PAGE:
Natural selection means most altruistic would die out, leaving selfish people, until altruistic
behaviour became extinct
Reductionist ­ only explains biological factors and ignores learning
Social Learning theory

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This is based on the thought that children develop altruistic behaviour by modelling themselves on
observed behaviour, therefore they learn the behaviour. Through vicarious conditioning
(observation/reinforcement) a child learns altruism through being rewarded or watching a role model.
Case Study: Rushton (1975)
Found children who practised altruistic behaviour were more likely to share valuable tokens with others,
even though the people they were sharing them with were unlike the recipients they had previously
observed. Observations took place in a different location with a different researcher.…read more

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Those low in empathic joy were more interested in learning about their altruistic acts
Negativestate relief model
A person who feels empathy for a victim usually feels sad as a result so they may want to help the victim in
order to reduce their own sadness. Therefore helping behaviour should not occur if the personal sadness
is removed.…read more

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All answered police question in the days following the murder and seemed shocked that they hadn't done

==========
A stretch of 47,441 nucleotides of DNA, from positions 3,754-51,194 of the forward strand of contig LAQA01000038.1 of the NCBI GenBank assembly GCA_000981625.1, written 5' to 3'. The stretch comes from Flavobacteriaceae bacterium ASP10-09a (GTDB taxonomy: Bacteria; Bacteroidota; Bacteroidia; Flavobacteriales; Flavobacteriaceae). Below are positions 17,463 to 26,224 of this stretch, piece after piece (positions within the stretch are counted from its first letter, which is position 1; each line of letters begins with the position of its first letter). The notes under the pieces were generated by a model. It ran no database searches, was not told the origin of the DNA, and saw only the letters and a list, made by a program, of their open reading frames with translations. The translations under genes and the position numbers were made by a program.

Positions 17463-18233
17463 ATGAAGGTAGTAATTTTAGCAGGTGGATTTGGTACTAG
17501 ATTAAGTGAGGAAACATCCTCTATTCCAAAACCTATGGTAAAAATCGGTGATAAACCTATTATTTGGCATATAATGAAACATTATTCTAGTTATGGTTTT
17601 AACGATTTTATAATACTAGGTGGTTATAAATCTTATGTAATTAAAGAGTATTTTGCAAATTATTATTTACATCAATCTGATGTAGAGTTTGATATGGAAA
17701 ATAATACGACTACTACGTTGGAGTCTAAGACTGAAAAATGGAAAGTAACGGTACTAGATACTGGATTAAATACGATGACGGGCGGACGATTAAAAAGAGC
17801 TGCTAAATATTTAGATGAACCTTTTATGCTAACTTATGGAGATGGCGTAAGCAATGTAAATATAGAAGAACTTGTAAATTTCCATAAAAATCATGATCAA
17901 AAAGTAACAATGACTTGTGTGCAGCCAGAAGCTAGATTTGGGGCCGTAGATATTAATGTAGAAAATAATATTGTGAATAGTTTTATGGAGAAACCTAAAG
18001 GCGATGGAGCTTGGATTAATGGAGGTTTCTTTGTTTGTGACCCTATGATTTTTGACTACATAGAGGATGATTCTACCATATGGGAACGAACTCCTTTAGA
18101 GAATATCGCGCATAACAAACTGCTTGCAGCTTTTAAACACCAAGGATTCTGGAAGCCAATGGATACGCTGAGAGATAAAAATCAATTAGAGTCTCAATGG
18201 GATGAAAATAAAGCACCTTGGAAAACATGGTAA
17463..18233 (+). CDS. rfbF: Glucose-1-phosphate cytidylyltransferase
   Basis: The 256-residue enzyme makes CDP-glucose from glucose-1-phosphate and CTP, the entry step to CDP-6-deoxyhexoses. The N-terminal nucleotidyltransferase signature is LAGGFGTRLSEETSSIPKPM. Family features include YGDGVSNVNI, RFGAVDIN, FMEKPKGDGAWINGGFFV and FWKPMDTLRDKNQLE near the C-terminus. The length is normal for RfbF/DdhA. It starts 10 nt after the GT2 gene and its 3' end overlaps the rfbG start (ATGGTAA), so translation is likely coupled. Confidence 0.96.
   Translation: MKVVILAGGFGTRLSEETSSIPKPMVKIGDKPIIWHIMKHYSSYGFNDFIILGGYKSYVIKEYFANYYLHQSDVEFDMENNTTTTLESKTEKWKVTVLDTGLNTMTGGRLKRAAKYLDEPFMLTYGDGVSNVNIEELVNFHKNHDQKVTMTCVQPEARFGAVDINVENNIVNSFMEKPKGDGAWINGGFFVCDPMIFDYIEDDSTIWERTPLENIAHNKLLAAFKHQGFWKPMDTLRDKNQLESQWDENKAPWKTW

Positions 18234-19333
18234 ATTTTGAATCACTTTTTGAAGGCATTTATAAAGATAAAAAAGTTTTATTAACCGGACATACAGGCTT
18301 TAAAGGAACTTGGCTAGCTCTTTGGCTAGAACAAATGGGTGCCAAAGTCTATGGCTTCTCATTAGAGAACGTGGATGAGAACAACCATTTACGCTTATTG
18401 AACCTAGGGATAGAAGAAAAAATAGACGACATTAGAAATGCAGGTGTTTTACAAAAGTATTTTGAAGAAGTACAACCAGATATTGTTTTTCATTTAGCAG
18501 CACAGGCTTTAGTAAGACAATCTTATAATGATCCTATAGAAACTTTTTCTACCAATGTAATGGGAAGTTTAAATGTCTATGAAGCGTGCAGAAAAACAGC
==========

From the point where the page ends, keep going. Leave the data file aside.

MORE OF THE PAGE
The bystander effect/apathy/intervention/Genovese syndrome
The phenomenon in which someone is less likely to react in an emergency situation when other people are
around and able to help then when they are alone.…read more

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Low mundane realism
Well controlled variables
Supports theory of bystander effect
Fear of social blunder ­ People may not help because they do not want to embarrass themselves or make a
fool of themselves in front of others.
Case Study:
Shortland and Straw (1976) and Pantin and Carver (1982)
Have shown that if a situation is ambiguous, therefore there is more chance of the individual making a
social blunder, then this is likely to deter the individual from intervening.…read more

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Bystanders are usually most likely to help a victim if they are perceived similar to themselves. However, the
differences (e.g. race) can be disregarded by the demands of the situation.
Case Study:
Gaertner and Dovidio (1977)
White participants heard a victim in the next room apparently being struck by a stack of falling chairs.
When it was not clear if it was an emergency (when there was no scream), the whiter participants were
faster to respond if the victim was white.…read more

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Evaluation: Strengths :
­ Has experimental support
­ Assumes there are several reasons why bystanders do not lend assistance
­ Gives a plausible explanation of why bystanders fail to help a victim (if bystanders respond to a
question with a no)
­ Can be useful in explaining why bystander apathy may occur (Schroeder 1995)
­ Model can be extended to explain wider issues rather than just emergencies (e.g.…read more